Hello again after a long hiatus! I've been working on small projects here and there but nothing major, and now I finally have a project worth posting for you :)
A couple weeks ago, as we drove down to a local museum, we decided that we should go watch the Canada Day fireworks. I was pretty sure I would be working until early evening, but that doesn't matter much in Edmonton. The fireworks don't start until 11pm, because it's not dark enough until then to appreciate them.
We thought we'd head downtown a little early and have a picnic first. I cannot remember how picnic attire came up but it did. "What does one wear to a Canada Day picnic?" we asked ourselves.
"A Regency dress, of course!" I declared.
There was a brief pause. "BEST IDEA EVER!" we said.
I already had a dress made, complete except for a hem. My companions did not, but the dresses are so easy to put together it doesn't take long. I briefly pondered making a new one in the two days before the event, but decided that I made such a fuss over getting my current dress hemmed that I wouldn't give myself the extra stress.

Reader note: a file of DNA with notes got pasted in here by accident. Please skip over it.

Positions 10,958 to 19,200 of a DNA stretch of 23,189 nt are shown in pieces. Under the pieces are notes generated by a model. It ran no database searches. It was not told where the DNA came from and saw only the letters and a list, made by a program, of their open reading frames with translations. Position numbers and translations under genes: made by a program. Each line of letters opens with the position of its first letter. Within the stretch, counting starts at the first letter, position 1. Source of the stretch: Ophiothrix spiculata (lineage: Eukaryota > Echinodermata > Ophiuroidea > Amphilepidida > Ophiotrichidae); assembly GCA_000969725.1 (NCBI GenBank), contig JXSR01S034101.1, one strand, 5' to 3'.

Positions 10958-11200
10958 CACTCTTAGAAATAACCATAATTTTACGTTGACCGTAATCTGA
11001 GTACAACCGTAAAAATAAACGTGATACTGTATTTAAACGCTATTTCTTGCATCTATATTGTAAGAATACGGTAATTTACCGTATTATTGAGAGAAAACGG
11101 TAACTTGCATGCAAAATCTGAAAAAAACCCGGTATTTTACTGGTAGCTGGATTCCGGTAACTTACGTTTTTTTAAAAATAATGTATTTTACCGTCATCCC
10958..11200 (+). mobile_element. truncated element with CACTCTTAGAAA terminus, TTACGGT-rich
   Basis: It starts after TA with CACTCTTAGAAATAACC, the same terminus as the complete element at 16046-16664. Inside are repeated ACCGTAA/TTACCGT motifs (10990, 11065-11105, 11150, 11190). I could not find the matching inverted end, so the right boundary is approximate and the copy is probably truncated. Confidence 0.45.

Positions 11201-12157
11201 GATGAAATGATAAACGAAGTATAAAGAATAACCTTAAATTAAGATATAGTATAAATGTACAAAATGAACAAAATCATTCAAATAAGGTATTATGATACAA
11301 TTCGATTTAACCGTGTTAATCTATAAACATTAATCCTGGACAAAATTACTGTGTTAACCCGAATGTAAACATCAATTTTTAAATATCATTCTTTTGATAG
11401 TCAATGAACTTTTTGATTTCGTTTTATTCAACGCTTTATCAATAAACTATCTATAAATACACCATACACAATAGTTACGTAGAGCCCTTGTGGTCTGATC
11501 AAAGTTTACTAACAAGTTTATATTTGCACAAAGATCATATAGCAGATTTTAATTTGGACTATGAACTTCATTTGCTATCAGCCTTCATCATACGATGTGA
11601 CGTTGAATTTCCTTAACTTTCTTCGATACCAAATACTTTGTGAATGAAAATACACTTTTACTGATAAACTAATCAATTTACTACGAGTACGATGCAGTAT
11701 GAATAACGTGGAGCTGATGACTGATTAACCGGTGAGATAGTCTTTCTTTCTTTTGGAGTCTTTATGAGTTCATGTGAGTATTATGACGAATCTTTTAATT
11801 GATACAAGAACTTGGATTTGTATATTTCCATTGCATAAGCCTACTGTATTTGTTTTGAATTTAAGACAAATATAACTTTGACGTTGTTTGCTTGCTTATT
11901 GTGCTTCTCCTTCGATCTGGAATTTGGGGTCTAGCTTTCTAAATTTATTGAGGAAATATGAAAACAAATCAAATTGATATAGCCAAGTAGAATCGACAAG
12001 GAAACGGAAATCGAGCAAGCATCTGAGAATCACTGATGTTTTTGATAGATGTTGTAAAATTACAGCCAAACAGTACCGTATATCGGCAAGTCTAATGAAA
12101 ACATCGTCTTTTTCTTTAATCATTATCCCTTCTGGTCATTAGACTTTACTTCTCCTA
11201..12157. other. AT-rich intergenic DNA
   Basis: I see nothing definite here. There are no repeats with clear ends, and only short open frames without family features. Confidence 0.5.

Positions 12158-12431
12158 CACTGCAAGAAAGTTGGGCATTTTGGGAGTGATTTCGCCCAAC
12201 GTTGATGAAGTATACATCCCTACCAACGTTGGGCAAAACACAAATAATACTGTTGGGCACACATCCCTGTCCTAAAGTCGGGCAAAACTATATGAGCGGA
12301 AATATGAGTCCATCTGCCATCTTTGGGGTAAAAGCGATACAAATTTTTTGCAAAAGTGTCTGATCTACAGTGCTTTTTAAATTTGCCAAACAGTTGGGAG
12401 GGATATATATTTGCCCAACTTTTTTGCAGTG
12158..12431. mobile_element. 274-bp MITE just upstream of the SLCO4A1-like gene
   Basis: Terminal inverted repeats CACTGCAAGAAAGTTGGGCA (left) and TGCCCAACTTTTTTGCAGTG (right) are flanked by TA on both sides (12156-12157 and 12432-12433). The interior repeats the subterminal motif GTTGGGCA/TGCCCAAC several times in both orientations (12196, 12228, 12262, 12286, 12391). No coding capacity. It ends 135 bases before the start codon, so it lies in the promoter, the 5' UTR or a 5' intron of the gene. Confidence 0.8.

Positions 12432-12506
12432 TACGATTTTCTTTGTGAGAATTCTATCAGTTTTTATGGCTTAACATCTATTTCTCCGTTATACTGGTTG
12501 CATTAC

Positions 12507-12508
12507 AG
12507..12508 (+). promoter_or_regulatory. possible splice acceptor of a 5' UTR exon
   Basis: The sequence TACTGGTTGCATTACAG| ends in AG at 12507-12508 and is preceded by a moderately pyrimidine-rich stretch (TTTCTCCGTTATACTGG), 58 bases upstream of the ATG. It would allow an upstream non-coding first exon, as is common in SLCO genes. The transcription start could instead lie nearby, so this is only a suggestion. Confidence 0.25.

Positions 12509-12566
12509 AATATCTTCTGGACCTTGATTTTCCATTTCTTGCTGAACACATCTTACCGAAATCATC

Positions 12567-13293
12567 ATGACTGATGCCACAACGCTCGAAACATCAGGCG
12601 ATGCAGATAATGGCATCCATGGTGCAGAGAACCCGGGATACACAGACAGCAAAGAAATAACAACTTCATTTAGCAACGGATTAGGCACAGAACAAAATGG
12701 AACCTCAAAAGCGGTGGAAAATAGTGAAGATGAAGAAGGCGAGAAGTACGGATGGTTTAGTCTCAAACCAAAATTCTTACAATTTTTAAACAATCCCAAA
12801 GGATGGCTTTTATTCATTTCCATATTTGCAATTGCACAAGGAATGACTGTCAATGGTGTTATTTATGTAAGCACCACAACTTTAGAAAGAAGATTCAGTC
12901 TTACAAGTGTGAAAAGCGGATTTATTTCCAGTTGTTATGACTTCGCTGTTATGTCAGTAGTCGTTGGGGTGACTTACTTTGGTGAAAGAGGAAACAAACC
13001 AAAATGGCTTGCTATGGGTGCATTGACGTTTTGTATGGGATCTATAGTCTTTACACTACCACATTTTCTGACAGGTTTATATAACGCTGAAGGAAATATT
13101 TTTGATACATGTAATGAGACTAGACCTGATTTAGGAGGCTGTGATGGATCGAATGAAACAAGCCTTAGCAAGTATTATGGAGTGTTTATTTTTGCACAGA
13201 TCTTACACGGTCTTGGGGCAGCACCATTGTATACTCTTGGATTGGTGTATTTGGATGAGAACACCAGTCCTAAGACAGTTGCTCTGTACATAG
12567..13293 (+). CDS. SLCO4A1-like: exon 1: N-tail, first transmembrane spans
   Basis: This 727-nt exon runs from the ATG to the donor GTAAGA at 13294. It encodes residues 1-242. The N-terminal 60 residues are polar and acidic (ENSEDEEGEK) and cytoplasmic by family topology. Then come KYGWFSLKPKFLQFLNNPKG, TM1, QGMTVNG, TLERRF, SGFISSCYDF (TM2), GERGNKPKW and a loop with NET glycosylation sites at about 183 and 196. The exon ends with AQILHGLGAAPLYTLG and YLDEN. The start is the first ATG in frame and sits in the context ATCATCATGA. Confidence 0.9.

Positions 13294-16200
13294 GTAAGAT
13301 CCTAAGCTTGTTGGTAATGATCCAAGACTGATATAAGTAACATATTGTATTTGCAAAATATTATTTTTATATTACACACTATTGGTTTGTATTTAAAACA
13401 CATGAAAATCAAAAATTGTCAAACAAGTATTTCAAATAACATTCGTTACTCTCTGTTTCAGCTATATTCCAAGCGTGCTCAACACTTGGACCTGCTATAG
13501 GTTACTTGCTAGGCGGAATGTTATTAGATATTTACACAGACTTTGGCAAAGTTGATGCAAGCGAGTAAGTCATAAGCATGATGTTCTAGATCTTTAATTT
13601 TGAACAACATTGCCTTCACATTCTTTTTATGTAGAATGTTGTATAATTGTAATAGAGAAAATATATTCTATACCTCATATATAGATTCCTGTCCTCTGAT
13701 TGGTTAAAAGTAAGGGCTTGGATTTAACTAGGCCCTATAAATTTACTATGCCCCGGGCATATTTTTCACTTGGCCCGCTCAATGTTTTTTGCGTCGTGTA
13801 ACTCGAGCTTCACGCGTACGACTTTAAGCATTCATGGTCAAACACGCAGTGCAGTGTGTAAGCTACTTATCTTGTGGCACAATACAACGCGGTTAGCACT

But now I have a new worry. Head coverings. Up until probably the 1960s, no one left the house without some kind of covering on your head. It simply Was Not Done. Not that anyone but us will care that our heads are bare, but we're already going with historical underpinnings and dresses, why not add that one extra layer and have our heads covered too?
I used this tutorial at Simplicity.com to modify a hat I purchased at Walmart into a bonnet. It has a straw brim and a baseball-style crown which I can wear perched on the back of my head and tied beneath my chin for a reasonably close historical look. The crown needed covering, and I had to add ties of course. I used some scrap satin and ribbon, and overall I'm quite pleased with the finished product :) It took around 2 hours to make, and had a total cost of approximately $15.
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